Friday, November 21, 2014

Listening to Prestige Records Part 52: Teddy Charles

Perhaps he went into the studio a Teddy Cohen and came out as Teddy Charles? Anyway, this is how jazzdisco credits the album, although certainly all later issues have him as Teddy Charles, and 1951 was the year that the gentleman changed his name.

I wasn't familiar with Teddy Charles's music -- I may have heard it, but never really sat down and listened to it, so this was an opportunity to get acquainted with someone I'd overlooked, and the acquaintanceship proves to be well worth it. 
He's working here with a trio, featuring two other unfamiliar names. I can't find any information on Don Roberts, and the only other credit I've found for Kenny O'Brien is a Jackie and Roy album. But with only three instruments, and none of them a piano, they're all able to get close to the mike, so although O'Brien may not have been one of the biggest names in modern jazz, he becomes the first bassist to take extended solos on a Prestige album. The album is fascinating. Charles shows his avant garde credentials on "This is New," but then he plays an odd selection of material for an avant-gardist -- mostly standards. And while some of them, like "the Lady is a Tramp" and "I'll Remember April" are the kind of tunes one would expect to hear a bebopper improvising on, others, like "Old Man River" and especially "Basin Street Blues" seem to belong to a whole different musical sensibility. And Charles, while he always moves toward the inventive and experimental, is very respectful of all these melodies.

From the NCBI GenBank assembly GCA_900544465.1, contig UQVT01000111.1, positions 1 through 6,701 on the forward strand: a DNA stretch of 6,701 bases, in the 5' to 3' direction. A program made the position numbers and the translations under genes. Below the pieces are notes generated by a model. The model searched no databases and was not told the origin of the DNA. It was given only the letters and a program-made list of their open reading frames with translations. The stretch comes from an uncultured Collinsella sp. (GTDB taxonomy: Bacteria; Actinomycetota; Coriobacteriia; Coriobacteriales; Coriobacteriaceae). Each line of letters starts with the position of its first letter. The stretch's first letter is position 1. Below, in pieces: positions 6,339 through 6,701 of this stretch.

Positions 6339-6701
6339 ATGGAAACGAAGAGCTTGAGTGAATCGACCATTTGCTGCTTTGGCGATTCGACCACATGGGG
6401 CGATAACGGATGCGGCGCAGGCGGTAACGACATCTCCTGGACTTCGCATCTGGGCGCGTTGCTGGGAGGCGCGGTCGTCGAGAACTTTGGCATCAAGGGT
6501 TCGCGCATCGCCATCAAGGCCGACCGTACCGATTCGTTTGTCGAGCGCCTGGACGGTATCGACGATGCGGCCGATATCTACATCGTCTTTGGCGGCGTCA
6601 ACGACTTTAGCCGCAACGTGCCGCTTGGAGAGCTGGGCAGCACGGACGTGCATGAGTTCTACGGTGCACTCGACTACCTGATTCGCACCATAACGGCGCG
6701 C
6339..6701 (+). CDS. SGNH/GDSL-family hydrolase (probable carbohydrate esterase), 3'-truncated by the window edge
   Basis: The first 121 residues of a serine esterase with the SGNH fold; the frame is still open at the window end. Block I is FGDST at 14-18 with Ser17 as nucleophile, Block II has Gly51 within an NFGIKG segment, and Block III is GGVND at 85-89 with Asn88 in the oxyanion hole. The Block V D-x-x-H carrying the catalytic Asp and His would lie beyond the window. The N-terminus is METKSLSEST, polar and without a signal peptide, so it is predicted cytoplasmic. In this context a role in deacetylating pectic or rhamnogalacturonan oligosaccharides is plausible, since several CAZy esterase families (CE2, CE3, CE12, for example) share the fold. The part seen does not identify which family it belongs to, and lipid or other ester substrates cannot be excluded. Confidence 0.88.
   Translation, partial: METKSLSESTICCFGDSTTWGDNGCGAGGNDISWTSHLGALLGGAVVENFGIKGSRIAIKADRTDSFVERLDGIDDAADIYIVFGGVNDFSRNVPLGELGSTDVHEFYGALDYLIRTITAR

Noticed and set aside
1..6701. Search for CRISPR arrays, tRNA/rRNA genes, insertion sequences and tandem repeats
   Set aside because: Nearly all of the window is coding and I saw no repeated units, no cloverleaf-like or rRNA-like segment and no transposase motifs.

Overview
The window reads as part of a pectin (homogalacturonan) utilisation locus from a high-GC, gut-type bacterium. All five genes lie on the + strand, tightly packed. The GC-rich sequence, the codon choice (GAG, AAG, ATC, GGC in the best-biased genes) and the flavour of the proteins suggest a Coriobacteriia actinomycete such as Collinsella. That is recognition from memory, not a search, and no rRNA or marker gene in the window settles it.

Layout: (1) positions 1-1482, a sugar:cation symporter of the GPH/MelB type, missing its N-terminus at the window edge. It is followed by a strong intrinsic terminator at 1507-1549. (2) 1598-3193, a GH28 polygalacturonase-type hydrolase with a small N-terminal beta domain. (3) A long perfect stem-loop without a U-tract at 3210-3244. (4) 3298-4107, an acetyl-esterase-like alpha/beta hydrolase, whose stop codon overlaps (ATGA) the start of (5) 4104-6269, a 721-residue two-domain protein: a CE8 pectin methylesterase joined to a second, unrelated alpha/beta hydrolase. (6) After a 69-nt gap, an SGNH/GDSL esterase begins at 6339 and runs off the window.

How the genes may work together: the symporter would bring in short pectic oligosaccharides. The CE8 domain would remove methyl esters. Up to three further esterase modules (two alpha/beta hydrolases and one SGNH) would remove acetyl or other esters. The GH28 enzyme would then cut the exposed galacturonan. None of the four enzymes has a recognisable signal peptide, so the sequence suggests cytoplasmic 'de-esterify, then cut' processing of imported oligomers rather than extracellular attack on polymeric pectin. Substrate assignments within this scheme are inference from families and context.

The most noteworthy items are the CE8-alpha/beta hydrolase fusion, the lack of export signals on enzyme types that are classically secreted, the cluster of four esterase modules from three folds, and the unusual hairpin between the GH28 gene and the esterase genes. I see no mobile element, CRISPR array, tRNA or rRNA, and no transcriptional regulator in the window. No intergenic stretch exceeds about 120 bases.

Teddy Charles left music in the 1960s to become a charter boat captain in the Caribbean, and according to one source Charles observed that there was plenty in common between the uncompromising demands of seafaring and the spontaneous challenges of jazz." He came back to music late in life, and continued playing and recording until his death in 2012, at age 84.

 A couple of tunes from this session -- "I Got it Bad" and "Liza" -- were never released. The rest came out on a 10-inch LP, and two sides -- "I'll Remember April" and "The Lady is a Tramp," which are, as it happens, the ones I picked out as most bebop-friendly -- were released on a New Jazz 78, with the leader being identified as Teddy Cohen, though he's Teddy Charles on the LP. All the selections are short enough to fit on 78, but at this point Weinstock appears to be edging away from that format. There's a good representation of Teddy Charles on YouTube, but nothing from this album. Spotify has the whole thing,

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